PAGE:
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At the age of 12, Jihee Min immigrated to Montreal, Québec with her parents and younger sister. Looking to open the world to their children, the Min’s explored many opportunities for their two daughters. One possibility was to send the two young girls overseas to attend school. However, not wanting to separate their family, they decided to immigrate to Canada.

"They looked into a few countries, and after visiting Canada, they loved how houses didn’t have fences," says Jihee. "Canada was a place for a peaceful life, family, education and future."

Today, Min is an accomplished visual artist and is happy to have set down roots in Toronto. “I don’t know when exactly I felt that Canada was home…I think in 2003 when I went to Italy as part of a campus study program. I was living in Italy for a year. And then I was missing Canada, like, oh I want to go home and maybe that’s when I also started to realize that Canada is home,” says Min.

For many newcomers, the sentiment of belonging shapes itself at different times. Arriving in 1992, keeping in touch with family and friends in Korea was challenging. It was at a time where technology was not as prevalent and since Facebook and e-mail were not as common, they had to rely on hand-written letters and long-distance phone calls. At times, Jihee found this reality to be isolating. Not only could she not communicate with her family and friends who were living in Korea as often as she wished, the language barrier made it difficult to communicate with her new peers.

"I was a tomboy, a leader in school, very active and outgoing. The little-Jihee in Korea lived a happy life with no worries, with lots of friends. I lived a good life, the way any child should," reflects Min. "Because I was so outgoing back in my native country with so many friends, the trauma of language barrier completely shifted my sensibilities. This is why I started to appreciate art, because through art I was able to express, and get known in school as the girl-who's-good-in-art rather than the immigrant or Chinese, even though I am Korean."

Shaped by her experiences, the young visual artist creates with a hope to communicate with her surroundings. She employs narrative strategies and autobiographical experiences to explore the notion of identity and cultural displacement. Jihee creates art in many different mediums: sculptures, installations, performances, videos, photography, drawings and much more.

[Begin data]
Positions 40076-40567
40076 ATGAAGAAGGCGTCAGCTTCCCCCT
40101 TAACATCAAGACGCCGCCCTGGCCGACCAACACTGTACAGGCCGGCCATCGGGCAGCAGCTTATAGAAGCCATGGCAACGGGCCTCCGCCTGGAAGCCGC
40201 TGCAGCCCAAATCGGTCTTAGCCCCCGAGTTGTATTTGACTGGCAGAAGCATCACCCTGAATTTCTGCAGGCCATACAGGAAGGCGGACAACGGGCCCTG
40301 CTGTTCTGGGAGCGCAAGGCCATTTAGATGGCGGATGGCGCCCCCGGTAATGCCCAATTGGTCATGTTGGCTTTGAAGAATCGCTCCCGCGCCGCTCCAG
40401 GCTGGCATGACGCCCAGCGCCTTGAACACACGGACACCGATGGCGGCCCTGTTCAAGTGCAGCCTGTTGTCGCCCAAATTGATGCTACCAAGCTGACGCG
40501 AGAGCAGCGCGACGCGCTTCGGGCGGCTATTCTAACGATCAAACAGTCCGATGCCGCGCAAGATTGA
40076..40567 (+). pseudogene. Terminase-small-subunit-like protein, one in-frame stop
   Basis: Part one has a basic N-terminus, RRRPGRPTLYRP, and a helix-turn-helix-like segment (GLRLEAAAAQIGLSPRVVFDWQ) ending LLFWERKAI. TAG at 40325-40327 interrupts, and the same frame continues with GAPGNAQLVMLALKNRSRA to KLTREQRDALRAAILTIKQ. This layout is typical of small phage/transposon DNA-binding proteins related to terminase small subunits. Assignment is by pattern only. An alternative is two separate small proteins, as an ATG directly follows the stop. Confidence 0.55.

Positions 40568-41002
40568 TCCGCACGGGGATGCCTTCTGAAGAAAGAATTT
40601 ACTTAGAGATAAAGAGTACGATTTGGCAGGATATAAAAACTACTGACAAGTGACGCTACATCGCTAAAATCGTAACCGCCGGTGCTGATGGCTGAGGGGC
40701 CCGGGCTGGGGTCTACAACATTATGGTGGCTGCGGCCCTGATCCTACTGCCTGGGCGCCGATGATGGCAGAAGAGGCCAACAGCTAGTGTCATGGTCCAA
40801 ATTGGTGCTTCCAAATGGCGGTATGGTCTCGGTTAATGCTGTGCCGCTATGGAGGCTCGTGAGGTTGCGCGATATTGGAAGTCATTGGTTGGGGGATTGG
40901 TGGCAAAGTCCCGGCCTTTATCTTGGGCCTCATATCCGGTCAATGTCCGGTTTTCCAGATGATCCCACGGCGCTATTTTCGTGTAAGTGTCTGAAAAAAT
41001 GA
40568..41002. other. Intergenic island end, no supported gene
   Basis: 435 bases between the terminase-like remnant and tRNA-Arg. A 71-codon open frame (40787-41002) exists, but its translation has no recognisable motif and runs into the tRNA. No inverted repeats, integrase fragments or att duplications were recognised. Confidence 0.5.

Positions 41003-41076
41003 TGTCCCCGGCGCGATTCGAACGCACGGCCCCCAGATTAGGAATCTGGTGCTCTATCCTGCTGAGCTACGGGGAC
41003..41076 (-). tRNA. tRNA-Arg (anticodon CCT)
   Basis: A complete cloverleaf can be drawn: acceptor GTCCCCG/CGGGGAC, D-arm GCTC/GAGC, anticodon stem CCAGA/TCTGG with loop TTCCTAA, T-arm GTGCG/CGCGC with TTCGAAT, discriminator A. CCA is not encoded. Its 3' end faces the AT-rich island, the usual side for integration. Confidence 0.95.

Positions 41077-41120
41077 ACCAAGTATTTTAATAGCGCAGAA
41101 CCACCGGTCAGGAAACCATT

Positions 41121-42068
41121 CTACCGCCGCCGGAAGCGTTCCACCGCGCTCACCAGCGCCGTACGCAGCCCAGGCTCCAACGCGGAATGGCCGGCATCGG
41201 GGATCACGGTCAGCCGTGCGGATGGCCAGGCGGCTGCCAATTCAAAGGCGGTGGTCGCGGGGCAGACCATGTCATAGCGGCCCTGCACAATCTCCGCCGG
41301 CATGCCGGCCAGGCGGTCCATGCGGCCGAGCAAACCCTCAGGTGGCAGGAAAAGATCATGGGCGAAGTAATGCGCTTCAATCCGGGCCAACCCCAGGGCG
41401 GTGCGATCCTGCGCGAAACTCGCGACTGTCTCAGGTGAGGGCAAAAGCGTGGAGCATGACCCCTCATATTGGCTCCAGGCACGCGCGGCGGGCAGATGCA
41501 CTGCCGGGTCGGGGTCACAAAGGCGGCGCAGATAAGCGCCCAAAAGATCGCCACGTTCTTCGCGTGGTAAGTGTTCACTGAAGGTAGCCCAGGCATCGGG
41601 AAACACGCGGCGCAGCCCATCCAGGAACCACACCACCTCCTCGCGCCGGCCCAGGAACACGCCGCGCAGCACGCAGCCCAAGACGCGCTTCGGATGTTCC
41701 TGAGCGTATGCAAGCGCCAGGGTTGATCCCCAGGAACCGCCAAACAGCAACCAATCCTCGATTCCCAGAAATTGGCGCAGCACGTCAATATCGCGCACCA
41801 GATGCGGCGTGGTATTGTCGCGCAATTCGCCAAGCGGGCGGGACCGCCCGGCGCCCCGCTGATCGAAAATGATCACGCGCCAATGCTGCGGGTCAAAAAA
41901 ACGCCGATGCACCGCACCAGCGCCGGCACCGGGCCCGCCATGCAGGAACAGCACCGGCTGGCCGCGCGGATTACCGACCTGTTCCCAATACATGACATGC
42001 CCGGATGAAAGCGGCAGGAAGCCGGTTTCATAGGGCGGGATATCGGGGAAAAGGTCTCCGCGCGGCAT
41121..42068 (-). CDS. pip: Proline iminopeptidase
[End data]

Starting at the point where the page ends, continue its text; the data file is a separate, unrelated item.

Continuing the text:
Click each image to see the full size photo.

Leaving home to face her teenage years with new peers, adapting to a new culture and learning a new language, Jihee found living in Montreal challenging. Consequently, her art tends to bring the audience back to her childhood as well as her own cultural memories.

I Scream Minjihee, a performance piece featured in the Canadian Museum of Immigration at Pier 21 ’s travelling exhibition, Canada: Day 1 is a perfect example of how her art is shaped by experience. This performance shows Jihee walking downtown Montreal pulling an ice cream cart and screaming 'I scream Minjihee'. The cart she was pulling had hundreds of ice cream bars, on which her name in Korean was scribbled in cocoa powder. This demonstrates her first cultural change. In Canada, she is known as Jihee Min and in Korea as Min Jihee.

"The re-ordering of name, surname before first name, signifies the first trauma of becoming a Canadian resident," explains Min. "I always seek to connect with my audience; therefore, in the performance, my desire to assimilate resulted in the act of sharing ice cream bars with street by passers."

Despite the challenges she faced as a teenager growing up in a new country, Jihee embraces her new home. "Becoming Canadian was a big factor that shaped who I am now. The process of integration and assimilation to the main culture led me to express [myself] through art. I am honoured to be part of the travelling exhibition Canada: Day 1," says Min. "The visual art component of the show adds another layer to the stories of immigrants. I hope my story inspires many Canadians to embrace each and everyone’s culture and provide a ground of understanding to what Canada really is."